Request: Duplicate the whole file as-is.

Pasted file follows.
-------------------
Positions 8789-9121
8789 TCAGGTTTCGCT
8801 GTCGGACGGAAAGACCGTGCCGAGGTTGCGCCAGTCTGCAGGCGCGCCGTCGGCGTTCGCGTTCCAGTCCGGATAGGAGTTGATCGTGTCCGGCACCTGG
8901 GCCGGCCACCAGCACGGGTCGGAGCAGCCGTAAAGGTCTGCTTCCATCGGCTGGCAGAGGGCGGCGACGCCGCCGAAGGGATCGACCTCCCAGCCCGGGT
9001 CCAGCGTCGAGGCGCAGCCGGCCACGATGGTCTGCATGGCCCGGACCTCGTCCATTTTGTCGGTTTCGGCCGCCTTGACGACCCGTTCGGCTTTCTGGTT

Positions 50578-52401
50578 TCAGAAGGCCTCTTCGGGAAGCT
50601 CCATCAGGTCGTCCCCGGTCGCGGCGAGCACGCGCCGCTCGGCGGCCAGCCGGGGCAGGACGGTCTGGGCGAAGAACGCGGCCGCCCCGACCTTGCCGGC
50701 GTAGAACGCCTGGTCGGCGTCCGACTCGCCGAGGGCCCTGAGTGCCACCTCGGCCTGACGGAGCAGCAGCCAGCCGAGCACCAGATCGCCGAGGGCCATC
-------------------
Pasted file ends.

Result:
Positions 8789-9121
8789 TCAGGTTTCGCT
8801 GTCGGACGGAAAGACCGTGCCGAGGTTGCGCCAGTCTGCAGGCGCGCCGTCGGCGTTCGCGTTCCAGTCCGGATAGGAGTTGATCGTGTCCGGCACCTGG
8901 GCCGGCCACCAGCACGGGTCGGAGCAGCCGTAAAGGTCTGCTTCCATCGGCTGGCAGAGGGCGGCGACGCCGCCGAAGGGATCGACCTCCCAGCCCGGGT
9001 CCAGCGTCGAGGCGCAGCCGGCCACGATGGTCTGCATGGCCCGGACCTCGTCCATTTTGTCGGTTTCGGCCGCCTTGACGACCCGTTCGGCTTTCTGGTT

Positions 50578-52401
50578 TCAGAAGGCCTCTTCGGGAAGCT
50601 CCATCAGGTCGTCCCCGGTCGCGGCGAGCACGCGCCGCTCGGCGGCCAGCCGGGGCAGGACGGTCTGGGCGAAGAACGCGGCCGCCCCGACCTTGCCGGC
50701 GTAGAACGCCTGGTCGGCGTCCGACTCGCCGAGGGCCCTGAGTGCCACCTCGGCCTGACGGAGCAGCAGCCAGCCGAGCACCAGATCGCCGAGGGCCATC